However, it is also worth noting that making more money could also mean dealing with more pressure from work, leading to less time for socializing, and even lesser time for leisure and rest. So, the autonomy that you have by having more money might come with sacrificing other areas of your life. Therefore, you need to understand how much money is “enough” to avoid constantly chasing for more in exchange for the things that are more important in your life.
Value of money
How much money can bring you happiness also depends on how much value and meaning one puts into the amount of money one has. People who put a great emphasis on how money contributes to their happiness will feel happier when they have more money than people who don’t value money as much. A study found that for those living in rural areas, spending time with family, and having contact with nature are things that contributed to their level of happiness as opposed to those who live in a metropolis.
However, with increasing income that is commonly found in industrialized countries, social and economic factors have a bigger impact on people’s level of happiness. This finding suggests that people’s perspectives on the importance of money will affect how much money they need to bring them joy and happiness. In contrast, people who put less value on money are happy in a comfortable, safe, and strong community; they feel free to enjoy life regardless of how much money they are making.
Instead of focusing more on how you can make more money, try to understand what you think money will bring to your life. Having more money may help you gain certain things that will bring you happiness and other positive emotions. It is important to note that money can’t buy all of the things that will make you happy; in fact, you might find another way to attain certain types of happiness even without money.
Experience vs material goods
How you spend your money is also crucial on how it can affect your happiness. Some people spend their money on material or tangible things like bags and jewelry, while others spend more on experiences like going on vacation or attending a concert. A 2014 research found that experiential purchases bring greater happiness than material goods because they can effectively improve social relationships, form an important part of one’s identity, and lead to fewer social comparisons than material purchases.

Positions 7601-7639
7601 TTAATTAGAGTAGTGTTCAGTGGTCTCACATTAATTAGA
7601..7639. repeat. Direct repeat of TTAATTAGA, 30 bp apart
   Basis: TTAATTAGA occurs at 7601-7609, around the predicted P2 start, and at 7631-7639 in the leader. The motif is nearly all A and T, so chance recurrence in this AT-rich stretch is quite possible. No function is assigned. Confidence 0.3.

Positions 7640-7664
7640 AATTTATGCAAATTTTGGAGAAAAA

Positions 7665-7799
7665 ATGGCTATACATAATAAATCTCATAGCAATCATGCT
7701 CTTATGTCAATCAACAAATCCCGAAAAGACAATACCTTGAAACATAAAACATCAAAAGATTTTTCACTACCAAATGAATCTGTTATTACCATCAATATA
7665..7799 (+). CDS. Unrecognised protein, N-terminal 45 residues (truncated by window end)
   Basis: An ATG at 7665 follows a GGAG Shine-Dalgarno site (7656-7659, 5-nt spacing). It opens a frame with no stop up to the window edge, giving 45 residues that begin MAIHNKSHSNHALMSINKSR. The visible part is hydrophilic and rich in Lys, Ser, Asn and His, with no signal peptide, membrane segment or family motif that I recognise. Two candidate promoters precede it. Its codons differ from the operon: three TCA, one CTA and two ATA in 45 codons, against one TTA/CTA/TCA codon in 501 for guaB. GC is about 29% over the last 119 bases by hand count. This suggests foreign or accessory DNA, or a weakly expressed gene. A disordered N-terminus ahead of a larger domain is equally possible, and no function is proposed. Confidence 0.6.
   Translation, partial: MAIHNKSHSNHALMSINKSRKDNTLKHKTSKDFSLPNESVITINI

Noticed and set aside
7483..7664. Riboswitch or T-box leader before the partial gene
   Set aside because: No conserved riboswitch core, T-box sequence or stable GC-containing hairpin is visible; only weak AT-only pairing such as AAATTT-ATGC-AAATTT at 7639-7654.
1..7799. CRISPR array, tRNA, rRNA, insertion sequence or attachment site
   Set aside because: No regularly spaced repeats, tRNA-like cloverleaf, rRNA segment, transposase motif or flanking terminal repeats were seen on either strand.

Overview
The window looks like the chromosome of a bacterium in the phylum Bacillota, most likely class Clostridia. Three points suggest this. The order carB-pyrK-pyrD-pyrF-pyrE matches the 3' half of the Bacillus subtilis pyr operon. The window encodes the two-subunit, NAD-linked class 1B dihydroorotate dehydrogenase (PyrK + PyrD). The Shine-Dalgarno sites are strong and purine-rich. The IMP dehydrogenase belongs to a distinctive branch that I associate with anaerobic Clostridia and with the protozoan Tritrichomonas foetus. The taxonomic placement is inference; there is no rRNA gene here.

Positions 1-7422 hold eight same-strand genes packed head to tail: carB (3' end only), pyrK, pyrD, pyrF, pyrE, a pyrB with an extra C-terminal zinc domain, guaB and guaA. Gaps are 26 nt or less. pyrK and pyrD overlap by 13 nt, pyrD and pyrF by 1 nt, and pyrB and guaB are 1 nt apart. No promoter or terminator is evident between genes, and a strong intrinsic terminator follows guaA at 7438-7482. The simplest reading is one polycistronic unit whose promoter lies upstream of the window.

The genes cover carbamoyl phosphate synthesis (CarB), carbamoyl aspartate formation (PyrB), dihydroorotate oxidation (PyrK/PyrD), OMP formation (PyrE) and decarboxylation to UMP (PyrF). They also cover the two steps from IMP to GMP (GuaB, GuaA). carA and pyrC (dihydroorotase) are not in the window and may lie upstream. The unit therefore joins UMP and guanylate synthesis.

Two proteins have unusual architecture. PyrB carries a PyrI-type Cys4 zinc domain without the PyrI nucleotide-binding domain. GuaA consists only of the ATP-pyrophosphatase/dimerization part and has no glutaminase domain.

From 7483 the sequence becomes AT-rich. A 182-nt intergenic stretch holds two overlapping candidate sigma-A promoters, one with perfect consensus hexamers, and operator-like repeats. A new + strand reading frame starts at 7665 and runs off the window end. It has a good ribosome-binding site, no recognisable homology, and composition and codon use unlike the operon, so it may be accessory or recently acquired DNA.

Aside from that, a poll in 2014 also supports this research where they found that millennials prefer to spend their money on experiences than on material goods. However, this can’t be applied to anyone. For some people, material goods can bring them a lot of happiness if they have a very strong affinity for them. The main point is that spending money on experiences or material goods could increase wellbeing because it can fill one’s higher psychological needs like connectedness and a feeling of being alive.
Be it experience or material things, you need to understand why you feel they can bring you happiness. One does not better than the other because, in the end, it is still spending vs. spending. So, before you spend your money, ask yourself why you need a certain thing and what you can get from purchasing it.
A lot of evidence suggests that having more money will bring more happiness. However, money will not inevitably increase your happiness. The way you perceive, spend, and how much you value money will shape how much happiness you can get from it. How much money a person needs to be happy varies depending on how much to cover their basic needs and what can bring them joy without sacrificing other important aspects in one’s life such as time or rest. Whether it is a concert ticket or a new pair of shoes, ultimately money can increase your happiness if you spend it on experiences or items that are aligned with your values.